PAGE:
01/21/2020 | News release | Distributed by Public on 01/21/2020 01:56
The European Parliament adopted its position on 16 January for the UN biodiversity conference (COP15) to be held later this year in China. Renew Europe pushed to make a strong call for legally binding targets at global and EU level to increase ambition and ensure that post-2020 action on global biodiversity will be effective. Previous targets have largely not been met which means the worldwide loss of biodiversity continues at a dramatic pace further exacerbated by the effects of climate change. After recently declaring a state of climate emergency, the Parliament considers that we are facing an environmental emergency too. For our group, only through credible actions on biodiversity conservation and restoration can the EU meet its targets and stop the current trajectory of biodiversity loss.
The resolution calls on the von der Leyen Commission to move away from voluntary commitments and to propose an ambitious and inclusive Biodiversity Strategy for 2030 that sets legally binding targets for the EU and its Member States. Concretely, MEPs expect the EU to make nature protection and restoration a top priority in the European Green Deal alongside climate change, and to restore at least 30% of degraded ecosystems by 2030. Renew Europe stresses that only through a holistic approach - including sustainable agricultural, fisheries and forestry practices - and by bringing together biodiversity protection and climate protection can we safeguard biodiversity and assure a thriving bioeconomy for future generations.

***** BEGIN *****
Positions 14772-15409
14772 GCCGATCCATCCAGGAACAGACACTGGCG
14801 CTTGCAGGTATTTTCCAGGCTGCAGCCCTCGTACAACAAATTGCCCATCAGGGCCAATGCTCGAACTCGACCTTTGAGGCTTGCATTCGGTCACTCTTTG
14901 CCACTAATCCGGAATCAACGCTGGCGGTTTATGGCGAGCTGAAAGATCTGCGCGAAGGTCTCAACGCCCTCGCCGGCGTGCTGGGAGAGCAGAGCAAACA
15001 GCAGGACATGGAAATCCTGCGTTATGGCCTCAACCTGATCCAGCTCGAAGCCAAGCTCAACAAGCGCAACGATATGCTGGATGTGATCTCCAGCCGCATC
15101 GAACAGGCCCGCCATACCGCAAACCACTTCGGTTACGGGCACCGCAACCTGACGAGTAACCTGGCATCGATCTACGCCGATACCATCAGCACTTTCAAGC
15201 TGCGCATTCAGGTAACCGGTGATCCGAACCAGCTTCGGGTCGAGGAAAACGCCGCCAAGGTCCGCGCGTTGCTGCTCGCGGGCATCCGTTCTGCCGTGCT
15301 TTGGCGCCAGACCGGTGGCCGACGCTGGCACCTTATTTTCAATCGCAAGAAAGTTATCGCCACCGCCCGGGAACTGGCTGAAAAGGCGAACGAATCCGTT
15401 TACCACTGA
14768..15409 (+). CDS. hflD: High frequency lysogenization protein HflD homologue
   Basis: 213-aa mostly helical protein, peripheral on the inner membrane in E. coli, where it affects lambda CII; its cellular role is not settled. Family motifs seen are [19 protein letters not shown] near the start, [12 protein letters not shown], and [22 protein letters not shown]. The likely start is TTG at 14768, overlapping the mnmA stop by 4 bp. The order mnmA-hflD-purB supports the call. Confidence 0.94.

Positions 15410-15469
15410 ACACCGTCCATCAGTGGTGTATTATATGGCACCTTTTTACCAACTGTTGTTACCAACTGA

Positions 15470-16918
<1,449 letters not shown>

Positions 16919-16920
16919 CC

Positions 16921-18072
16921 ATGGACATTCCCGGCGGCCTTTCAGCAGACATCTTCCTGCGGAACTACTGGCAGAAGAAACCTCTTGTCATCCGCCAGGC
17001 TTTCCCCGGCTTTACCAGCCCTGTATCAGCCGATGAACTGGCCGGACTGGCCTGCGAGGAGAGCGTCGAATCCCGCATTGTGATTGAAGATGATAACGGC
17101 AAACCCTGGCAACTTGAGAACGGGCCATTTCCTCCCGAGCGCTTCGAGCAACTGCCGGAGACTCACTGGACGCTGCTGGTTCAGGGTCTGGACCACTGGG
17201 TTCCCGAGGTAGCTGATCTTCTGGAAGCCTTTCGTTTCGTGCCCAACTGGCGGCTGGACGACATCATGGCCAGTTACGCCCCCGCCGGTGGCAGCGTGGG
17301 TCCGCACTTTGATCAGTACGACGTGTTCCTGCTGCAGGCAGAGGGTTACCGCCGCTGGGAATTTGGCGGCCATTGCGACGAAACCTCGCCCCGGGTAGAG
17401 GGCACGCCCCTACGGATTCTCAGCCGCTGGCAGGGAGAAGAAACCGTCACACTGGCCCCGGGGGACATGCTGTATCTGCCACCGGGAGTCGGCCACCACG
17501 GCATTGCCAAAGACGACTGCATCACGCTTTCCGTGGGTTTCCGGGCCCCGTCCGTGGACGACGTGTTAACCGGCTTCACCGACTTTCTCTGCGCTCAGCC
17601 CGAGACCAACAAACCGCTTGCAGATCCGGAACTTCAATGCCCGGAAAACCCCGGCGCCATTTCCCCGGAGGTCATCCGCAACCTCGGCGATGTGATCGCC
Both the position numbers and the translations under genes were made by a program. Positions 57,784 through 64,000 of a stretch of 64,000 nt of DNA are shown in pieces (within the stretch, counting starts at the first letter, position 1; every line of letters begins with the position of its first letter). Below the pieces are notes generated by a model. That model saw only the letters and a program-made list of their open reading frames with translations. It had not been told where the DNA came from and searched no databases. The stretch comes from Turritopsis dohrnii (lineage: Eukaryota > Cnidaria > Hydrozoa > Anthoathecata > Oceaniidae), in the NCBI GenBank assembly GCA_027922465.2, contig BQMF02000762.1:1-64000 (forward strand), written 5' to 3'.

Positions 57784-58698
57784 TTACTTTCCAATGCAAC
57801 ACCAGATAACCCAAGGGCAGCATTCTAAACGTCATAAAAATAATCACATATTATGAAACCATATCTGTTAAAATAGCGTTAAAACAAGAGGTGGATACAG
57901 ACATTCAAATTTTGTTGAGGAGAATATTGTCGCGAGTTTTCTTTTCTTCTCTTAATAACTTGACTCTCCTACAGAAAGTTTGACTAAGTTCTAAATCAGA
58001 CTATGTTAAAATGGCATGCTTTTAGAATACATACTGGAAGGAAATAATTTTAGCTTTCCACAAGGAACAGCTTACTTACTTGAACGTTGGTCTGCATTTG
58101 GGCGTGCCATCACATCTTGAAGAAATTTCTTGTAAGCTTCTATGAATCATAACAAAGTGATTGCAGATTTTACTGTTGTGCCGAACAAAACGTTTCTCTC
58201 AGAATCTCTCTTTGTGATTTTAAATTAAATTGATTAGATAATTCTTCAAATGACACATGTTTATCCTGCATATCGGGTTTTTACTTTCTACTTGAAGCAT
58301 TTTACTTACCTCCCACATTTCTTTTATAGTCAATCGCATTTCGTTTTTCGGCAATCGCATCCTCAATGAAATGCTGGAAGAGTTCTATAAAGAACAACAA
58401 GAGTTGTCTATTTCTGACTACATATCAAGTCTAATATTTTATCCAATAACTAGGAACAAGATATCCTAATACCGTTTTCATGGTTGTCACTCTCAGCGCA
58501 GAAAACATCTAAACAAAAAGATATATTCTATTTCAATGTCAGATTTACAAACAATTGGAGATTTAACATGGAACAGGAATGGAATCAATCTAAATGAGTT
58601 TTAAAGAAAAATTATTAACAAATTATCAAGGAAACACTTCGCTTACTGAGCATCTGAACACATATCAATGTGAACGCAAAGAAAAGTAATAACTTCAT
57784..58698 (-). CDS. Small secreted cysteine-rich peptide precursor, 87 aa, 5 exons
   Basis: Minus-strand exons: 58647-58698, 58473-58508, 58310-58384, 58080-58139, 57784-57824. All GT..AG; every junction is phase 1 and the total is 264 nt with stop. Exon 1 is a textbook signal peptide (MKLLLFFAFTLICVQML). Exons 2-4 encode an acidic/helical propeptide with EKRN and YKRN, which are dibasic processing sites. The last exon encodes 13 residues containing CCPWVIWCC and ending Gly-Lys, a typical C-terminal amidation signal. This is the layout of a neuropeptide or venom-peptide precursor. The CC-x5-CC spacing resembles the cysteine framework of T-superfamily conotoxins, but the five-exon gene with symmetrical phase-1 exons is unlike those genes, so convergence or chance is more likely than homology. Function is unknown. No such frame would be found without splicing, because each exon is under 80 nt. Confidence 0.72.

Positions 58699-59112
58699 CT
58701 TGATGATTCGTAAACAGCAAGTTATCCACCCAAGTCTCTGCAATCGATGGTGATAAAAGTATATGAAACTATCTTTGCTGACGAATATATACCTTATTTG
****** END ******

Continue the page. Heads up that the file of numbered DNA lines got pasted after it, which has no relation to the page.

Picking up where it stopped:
Soraya Rodriguez MEP (Ciudadanos, Spain) leading the negotiations on the text on Renew Europe's behalf commented ahead of the vote:
'The actions we commit to today for the coming decade will be decisive in reversing the environmental deterioration of the planet. Europe and the world are facing unprecedented levels of biodiversity loss, and the number of endangered species today is greater than at any time in the history of mankind. In fact, there is evidence that the sixth mass extinction of biodiversity is underway - confirmed by the European Environment Agency.
Globally, around 75% of the Earth's environment and 40% of the marine environment are currently severely altered.
Today we still have the opportunity and the responsibility to reverse all these trends. That is why we call on the Commission to present a truly ambitious Biodiversity Strategy for 2030, and lead the way in the negotiations towards the COP 15 in China this year. This strategy must include binding conservation and protection objectives at domestic level, and reflect these same objectives worldwide. We also ask the Commission to increase resources for financing biodiversity. We cannot deliver on our climate and environmental commitments while decreasing funding for biodiversity.'